Creator of the Stars at Night
The God who created the cosmos is the God who came to us as a child in Bethlehem.
Katharine Hayhoe: Evangelical Christian, Climate Scientist
As an Evangelical and a scientist, Katharine Hayhoe is already a member of a rare breed. As a climate change researcher who is also married to an evangelical Christian pastor, she is nearly one of a kind.
Medieval Christianity and the Rise of Modern Science, Part 1
There has been no great conflict between science and religion: on the contrary, Christianity was an essential factor in the rise of modern science.
Science and the Bible: Theistic Evolution, Part 2
Everyone reading this column originated in the union of two cells, one from each parent. Everyone reading this is also created in the image of God. Each of these two sentences is true, but the truths they proclaim are of a different order. The first neither implies nor negates the second.
Did David Hume "Banish" Miracles?
“I flatter myself,” Hume triumphantly proclaimed, “that I have discovered an argument . . . which, if just, will, with the wise and learned, be an everlasting check to all kinds of superstitious delusion, and consequently, will be useful as long as the world endures.”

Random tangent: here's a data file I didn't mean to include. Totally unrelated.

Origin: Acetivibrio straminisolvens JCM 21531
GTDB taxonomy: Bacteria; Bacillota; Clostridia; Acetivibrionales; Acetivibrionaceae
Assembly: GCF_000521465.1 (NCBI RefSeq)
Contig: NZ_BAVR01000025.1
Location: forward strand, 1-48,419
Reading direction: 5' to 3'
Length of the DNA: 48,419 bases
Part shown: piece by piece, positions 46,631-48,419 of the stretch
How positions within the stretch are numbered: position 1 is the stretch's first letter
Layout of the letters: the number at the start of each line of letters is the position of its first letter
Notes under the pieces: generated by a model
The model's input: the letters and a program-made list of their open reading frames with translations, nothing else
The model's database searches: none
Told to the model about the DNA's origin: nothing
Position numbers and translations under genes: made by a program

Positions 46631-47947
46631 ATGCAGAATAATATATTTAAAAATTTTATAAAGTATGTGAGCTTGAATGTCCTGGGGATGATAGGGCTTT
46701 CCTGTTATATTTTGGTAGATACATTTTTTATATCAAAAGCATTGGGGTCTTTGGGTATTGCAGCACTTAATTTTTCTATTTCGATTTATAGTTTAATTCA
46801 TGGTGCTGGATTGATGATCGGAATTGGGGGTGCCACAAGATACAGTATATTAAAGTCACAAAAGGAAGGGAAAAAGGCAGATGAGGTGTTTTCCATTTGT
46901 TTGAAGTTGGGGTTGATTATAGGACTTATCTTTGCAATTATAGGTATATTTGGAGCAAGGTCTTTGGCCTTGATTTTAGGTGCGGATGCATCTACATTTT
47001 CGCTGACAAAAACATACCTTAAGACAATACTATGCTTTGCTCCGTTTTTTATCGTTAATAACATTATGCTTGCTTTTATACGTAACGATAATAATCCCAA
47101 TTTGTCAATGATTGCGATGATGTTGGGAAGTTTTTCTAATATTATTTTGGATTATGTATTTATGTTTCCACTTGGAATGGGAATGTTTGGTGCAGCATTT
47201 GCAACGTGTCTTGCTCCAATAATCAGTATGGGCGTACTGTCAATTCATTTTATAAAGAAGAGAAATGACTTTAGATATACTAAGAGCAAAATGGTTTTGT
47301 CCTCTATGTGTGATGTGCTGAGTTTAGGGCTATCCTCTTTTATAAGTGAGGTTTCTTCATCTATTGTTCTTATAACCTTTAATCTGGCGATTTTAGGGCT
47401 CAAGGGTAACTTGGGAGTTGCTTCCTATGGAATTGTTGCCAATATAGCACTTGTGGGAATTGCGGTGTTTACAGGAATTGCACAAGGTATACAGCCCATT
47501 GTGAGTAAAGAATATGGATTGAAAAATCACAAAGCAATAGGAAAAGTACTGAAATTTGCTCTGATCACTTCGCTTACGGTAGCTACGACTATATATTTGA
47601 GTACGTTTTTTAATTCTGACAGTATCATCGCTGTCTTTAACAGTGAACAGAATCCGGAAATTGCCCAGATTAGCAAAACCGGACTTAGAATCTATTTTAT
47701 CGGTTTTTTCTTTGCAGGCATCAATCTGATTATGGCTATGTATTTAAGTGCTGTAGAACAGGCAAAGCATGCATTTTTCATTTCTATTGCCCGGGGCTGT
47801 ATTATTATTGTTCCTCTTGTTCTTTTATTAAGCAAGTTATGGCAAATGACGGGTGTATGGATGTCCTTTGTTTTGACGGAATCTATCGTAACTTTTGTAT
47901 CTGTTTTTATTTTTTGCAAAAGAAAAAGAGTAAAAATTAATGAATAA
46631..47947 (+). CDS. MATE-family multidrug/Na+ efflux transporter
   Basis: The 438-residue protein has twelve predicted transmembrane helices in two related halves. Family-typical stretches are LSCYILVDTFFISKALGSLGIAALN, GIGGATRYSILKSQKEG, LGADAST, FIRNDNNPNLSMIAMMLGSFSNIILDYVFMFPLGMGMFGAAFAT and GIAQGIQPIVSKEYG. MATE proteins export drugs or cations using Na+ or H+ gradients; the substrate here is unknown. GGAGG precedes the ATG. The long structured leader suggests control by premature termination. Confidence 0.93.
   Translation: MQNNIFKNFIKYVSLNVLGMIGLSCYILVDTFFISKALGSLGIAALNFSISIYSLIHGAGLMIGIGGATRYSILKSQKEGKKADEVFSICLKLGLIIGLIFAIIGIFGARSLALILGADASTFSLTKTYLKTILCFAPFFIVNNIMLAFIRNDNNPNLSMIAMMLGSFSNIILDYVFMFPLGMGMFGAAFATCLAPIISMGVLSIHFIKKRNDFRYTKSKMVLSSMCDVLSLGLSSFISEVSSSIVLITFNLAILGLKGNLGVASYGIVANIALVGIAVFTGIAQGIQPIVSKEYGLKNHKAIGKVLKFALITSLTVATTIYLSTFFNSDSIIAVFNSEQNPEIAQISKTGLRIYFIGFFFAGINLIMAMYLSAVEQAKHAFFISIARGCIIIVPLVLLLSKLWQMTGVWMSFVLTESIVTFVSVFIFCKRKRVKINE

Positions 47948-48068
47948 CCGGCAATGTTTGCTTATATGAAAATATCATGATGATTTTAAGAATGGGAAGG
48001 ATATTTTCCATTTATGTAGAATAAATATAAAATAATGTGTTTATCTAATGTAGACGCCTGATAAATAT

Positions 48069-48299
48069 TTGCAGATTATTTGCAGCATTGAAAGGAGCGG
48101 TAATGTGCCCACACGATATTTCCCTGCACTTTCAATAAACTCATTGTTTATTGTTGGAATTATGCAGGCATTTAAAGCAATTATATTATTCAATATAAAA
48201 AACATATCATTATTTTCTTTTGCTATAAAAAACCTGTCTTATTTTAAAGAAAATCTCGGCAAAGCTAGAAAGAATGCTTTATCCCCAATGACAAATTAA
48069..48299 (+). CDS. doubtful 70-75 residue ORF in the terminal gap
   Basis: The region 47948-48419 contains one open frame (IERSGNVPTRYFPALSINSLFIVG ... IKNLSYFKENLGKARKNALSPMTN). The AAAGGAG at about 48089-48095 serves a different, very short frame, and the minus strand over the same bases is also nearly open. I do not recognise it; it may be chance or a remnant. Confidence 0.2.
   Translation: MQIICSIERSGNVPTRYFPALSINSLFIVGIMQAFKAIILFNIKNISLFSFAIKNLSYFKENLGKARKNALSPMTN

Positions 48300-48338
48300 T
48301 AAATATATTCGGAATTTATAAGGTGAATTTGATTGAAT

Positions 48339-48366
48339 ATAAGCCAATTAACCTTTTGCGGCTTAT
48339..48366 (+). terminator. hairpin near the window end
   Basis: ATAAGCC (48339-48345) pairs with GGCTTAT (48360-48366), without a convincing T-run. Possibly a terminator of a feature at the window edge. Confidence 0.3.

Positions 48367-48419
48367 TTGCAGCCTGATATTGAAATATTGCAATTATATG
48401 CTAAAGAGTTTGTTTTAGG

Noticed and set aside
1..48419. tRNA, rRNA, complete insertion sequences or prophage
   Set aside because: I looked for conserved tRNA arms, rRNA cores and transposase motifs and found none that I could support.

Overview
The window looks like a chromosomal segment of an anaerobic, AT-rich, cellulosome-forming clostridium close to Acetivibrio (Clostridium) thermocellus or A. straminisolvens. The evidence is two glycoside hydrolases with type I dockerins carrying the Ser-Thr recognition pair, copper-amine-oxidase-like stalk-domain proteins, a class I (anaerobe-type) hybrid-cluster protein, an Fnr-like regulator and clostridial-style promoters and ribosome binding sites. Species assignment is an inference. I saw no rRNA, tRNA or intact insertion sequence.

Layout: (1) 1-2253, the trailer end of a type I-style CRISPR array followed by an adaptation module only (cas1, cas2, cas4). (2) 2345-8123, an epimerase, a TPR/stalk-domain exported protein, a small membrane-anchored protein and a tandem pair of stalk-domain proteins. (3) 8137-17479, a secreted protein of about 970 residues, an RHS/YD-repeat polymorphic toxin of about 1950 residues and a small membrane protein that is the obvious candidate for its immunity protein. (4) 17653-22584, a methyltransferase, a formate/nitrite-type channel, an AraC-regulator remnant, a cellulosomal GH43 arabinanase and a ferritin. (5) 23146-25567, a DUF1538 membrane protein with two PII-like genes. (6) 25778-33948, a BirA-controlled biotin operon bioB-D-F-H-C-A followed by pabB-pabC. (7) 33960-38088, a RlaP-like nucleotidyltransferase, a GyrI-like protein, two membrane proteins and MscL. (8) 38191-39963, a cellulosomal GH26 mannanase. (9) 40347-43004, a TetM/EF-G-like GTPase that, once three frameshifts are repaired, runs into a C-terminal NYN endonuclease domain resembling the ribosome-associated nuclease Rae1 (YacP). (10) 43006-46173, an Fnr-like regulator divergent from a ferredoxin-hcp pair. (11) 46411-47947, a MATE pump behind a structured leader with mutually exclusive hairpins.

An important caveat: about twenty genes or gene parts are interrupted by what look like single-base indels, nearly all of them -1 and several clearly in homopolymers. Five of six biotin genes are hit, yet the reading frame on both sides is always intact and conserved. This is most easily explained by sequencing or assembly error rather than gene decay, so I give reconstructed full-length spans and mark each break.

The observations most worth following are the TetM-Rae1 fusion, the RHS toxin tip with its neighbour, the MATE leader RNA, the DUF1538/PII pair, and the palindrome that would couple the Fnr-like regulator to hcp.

Series: Divine Action in the World
In this talk, Professor Plantinga addresses the fact that many contemporary thinkers—including many theologians—believe that God cannot perform miracles, providentially guide history, or interact in the lives of people, as these activities would be contrary to science. Plantinga, on the other hand, makes the case that this popular view is mistaken; excluding divine action in the world is not a central feature of natural science itself, but a philosophical or theological preference that has been added on to science (and can just as readily be removed). Plantinga concludes that it is completely logical to accept the miracles of the Bible and support contemporary science.
Series: David Lack and Darwin's Finches
Not only are evolution and biblical faith compatible, but committed Christians have been at the forefront of evolutionary science ever since Darwin published On the Origin of Species in 1859. This series looks at David Lack, an ornithologist and devout Christian who contributed greatly to the understanding of Darwin's finches.
Christianity and the History of Science (Infographic)
The BioLogos Forum is pleased to present this infographic about the relationship of Christianity with science throughout history. It debunks the myth that they have always been in conflict, and it reveals numerous examples of Christians playing a leading role in the development of natural science.
The Questions Update: How have Christians responded to Darwin’s “Origin of Species”?
History reveals that one of the earliest supporters of evolutionary theory in the American scientific community was a devout Christian botanist named Asa Gray. And among theologians, BB Warfield believed that certain forms of evolution were also compatible with a high view of Scripture.
The Beauty of Being a Scientist and a Christian
I am a Christian. I believe that God is the ultimate reality and that the world, including me, was created by God. But this is not just an idle affirmation, a faith statement to be recited in church on Sunday.